OPINION: As a business owner, take the time to refresh security. If you don’t already have armed response and a panic button in place, now is the time to do that. It is in your interest to safe guard the business environment for both your staff and clients, writes Devan Moonsamy.
Following a spate of tavern attacks around the country, the question of small businesses being prepared to handle any disruption comes under the spot light.
The deadly shootings over the weekend that claimed the lives of a number of patrons at taverns, and the deadly incident a few weeks ago that claimed the lives of scores of teenagers, highlight the need for small business owners to explore ways to improve the way they run their businesses.
A tavern in a township could possibly be the only source of nearby entertainment for patrons in the community, but policies and procedures should still be followed.
This means ensuring the employees joining a place of work are aware of what they should be doing when the order of the day is disrupted.
Unexpectedly, organisations will host fire drills and evacuation alerts. This does well in ensuring that staff are familiar with the procedure to follow in the event of an emergency. But how often do we focus on what is to be done when there is an armed robbery or a mass shooting incident involving our customers and staff?
Whether you are a small business owner or the board member of a leading firm in the country, due processes must be followed to educate staff on the emergency policy in place should unforeseen circumstances occur.
When we read the stories of stores being held up in malls, we also read of armed gunmen wielding weapons in front of staff and forcing staff to hand over cash. This is traumatising and will cause mental and emotional stress for staff members.
Here are a few ways to get staff familiar with how to handle an unexpected scenario in the workplace:
When staff are inducted, they should be made aware of the emergency exits. This can also be recapped occasionally, at least once a year, so that even existing staff members are given a refresher on which route to take in the event of the emergency.
The staff members must also be aware of the assembly points. This means ensuring that there is signage in the correct places indicating that this is where people need to gather during the evacuation.
Evacuation plans should also be placed in the boardrooms, training rooms and on each floor of the building. This gives staff and guests an idea of how to find the nearest exits in the event of an emergency. Not everyone will remember this information and we must familiarise ourselves with this so we know how to manage the situation of an emergency.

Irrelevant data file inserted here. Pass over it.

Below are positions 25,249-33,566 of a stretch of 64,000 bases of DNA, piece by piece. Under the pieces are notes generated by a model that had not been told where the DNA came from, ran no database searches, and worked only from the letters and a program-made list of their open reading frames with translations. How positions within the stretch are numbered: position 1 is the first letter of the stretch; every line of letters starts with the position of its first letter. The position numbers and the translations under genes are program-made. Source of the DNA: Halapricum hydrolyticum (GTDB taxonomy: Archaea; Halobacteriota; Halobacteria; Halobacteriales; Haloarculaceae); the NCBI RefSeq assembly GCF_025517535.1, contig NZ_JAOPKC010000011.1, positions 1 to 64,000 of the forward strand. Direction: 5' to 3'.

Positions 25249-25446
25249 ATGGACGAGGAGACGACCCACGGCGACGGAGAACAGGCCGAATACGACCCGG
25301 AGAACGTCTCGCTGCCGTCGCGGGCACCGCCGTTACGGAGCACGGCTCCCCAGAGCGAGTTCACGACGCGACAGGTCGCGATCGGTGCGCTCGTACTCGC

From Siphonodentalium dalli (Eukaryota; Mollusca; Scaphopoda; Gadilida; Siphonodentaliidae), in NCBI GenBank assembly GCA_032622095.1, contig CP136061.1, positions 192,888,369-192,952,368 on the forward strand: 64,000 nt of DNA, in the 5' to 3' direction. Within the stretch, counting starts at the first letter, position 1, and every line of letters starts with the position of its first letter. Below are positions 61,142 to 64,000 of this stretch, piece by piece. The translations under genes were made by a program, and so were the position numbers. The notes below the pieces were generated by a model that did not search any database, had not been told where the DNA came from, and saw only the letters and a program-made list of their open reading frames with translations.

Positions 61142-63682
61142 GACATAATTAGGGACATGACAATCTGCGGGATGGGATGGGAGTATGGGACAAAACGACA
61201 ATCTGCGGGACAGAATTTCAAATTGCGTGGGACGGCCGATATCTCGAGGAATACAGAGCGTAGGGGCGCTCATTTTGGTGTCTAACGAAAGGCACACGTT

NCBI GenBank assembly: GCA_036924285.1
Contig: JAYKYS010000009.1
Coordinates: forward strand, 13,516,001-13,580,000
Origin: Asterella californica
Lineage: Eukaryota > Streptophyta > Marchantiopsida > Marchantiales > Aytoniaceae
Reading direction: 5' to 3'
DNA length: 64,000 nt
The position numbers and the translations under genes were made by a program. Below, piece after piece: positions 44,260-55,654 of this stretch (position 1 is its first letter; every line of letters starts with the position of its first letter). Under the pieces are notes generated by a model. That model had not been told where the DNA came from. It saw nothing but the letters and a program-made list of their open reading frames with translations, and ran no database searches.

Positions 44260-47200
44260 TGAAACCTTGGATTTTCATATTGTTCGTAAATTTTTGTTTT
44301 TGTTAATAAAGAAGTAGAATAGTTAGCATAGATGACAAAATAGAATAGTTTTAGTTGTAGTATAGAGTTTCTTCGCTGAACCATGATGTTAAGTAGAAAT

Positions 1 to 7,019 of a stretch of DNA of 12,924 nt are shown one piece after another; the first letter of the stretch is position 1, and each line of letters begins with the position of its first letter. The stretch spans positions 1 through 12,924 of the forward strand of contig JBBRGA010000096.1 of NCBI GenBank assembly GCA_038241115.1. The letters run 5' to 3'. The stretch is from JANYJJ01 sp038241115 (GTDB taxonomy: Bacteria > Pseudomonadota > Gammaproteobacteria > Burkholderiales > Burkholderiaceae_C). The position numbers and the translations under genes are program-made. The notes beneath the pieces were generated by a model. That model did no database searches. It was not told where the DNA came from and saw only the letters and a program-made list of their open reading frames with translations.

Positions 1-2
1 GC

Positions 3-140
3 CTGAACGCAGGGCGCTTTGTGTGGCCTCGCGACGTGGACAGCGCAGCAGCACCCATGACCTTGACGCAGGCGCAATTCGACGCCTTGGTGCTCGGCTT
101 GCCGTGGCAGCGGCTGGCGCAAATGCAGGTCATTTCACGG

Relevant emergency numbers must also be available to staff. Have a list visible so staff know how to contact the police, fire department and an ambulance when there is a need. In the face of an emergency, it might be difficult to remember to remain calm and follow steps. Having information visible and accessible will help to remind staff on what to do.
Each team should have a designated first aid assistant. Invest in sending the staff member on the relevant training so that they are skilled in terms of how to handle an emergency situation. The first aid training is crucial in the organisation to manage immediate emergencies and aid while help arrives.
No one can truly ever be ready in the face of an emergency. When an armed assailant is demanding the staff member hands over whatever is in the till or wants to get to the safe, then staff need to know how to handle this situation.
This is never something any staff member or customer should have to go through, but alas it does happen. Witnessing the shooting of clients or other staff members can be devastating.
However, it is in that moment that an individual requires the most amount of courage to remain calm and just comply with whatever is being asked of them.
As a business owner, take the time to refresh security. Change the passwords and update security systems. If you don’t already have armed response and a panic button in place, now is the time to do that.
It is in your interest to safe guard the business environment for both your staff and clients.
* Devan Moonsamy is the CEO of ICHAF Training Institute, a South African Corporate Training Provider & National Learning Institute. He is the author of Racism, Classism, Sexism, And The Other ISMs That Divide Us, AND My Leadership Legacy Journal available from the ICHAF Training Institute.
** The views expressed here are not necessarily those of IOL or Independent Media.